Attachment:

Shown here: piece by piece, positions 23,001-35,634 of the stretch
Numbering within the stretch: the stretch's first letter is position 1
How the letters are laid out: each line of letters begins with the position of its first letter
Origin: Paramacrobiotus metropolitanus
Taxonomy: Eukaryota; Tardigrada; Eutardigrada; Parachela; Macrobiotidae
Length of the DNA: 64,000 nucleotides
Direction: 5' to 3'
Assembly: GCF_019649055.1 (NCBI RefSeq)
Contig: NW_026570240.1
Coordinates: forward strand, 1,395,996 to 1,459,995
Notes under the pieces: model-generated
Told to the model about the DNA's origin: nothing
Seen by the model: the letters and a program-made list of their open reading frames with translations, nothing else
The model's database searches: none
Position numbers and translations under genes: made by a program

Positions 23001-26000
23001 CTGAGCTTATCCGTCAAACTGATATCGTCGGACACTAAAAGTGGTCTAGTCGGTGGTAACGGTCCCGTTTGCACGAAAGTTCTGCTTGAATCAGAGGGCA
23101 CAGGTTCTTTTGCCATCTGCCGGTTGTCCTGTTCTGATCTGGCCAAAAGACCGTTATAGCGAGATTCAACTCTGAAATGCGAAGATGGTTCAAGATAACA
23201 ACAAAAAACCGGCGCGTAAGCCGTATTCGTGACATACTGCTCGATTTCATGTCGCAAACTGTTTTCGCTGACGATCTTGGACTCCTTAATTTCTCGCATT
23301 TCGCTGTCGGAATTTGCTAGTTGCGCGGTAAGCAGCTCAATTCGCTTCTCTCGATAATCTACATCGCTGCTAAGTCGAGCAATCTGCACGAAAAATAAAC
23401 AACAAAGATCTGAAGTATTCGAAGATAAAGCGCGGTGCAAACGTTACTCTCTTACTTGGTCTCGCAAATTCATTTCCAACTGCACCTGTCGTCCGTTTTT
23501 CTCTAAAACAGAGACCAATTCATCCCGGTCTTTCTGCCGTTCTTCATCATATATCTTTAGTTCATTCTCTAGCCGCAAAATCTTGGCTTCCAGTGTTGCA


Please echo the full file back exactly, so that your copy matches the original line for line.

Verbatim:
Shown here: piece by piece, positions 23,001-35,634 of the stretch
Numbering within the stretch: the stretch's first letter is position 1
How the letters are laid out: each line of letters begins with the position of its first letter
Origin: Paramacrobiotus metropolitanus
Taxonomy: Eukaryota; Tardigrada; Eutardigrada; Parachela; Macrobiotidae
Length of the DNA: 64,000 nucleotides
Direction: 5' to 3'
Assembly: GCF_019649055.1 (NCBI RefSeq)
Contig: NW_026570240.1
Coordinates: forward strand, 1,395,996 to 1,459,995
Notes under the pieces: model-generated
Told to the model about the DNA's origin: nothing
Seen by the model: the letters and a program-made list of their open reading frames with translations, nothing else
The model's database searches: none
Position numbers and translations under genes: made by a program

Positions 23001-26000
23001 CTGAGCTTATCCGTCAAACTGATATCGTCGGACACTAAAAGTGGTCTAGTCGGTGGTAACGGTCCCGTTTGCACGAAAGTTCTGCTTGAATCAGAGGGCA
23101 CAGGTTCTTTTGCCATCTGCCGGTTGTCCTGTTCTGATCTGGCCAAAAGACCGTTATAGCGAGATTCAACTCTGAAATGCGAAGATGGTTCAAGATAACA
23201 ACAAAAAACCGGCGCGTAAGCCGTATTCGTGACATACTGCTCGATTTCATGTCGCAAACTGTTTTCGCTGACGATCTTGGACTCCTTAATTTCTCGCATT
23301 TCGCTGTCGGAATTTGCTAGTTGCGCGGTAAGCAGCTCAATTCGCTTCTCTCGATAATCTACATCGCTGCTAAGTCGAGCAATCTGCACGAAAAATAAAC
23401 AACAAAGATCTGAAGTATTCGAAGATAAAGCGCGGTGCAAACGTTACTCTCTTACTTGGTCTCGCAAATTCATTTCCAACTGCACCTGTCGTCCGTTTTT
23501 CTCTAAAACAGAGACCAATTCATCCCGGTCTTTCTGCCGTTCTTCATCATATATCTTTAGTTCATTCTCTAGCCGCAAAATCTTGGCTTCCAGTGTTGCA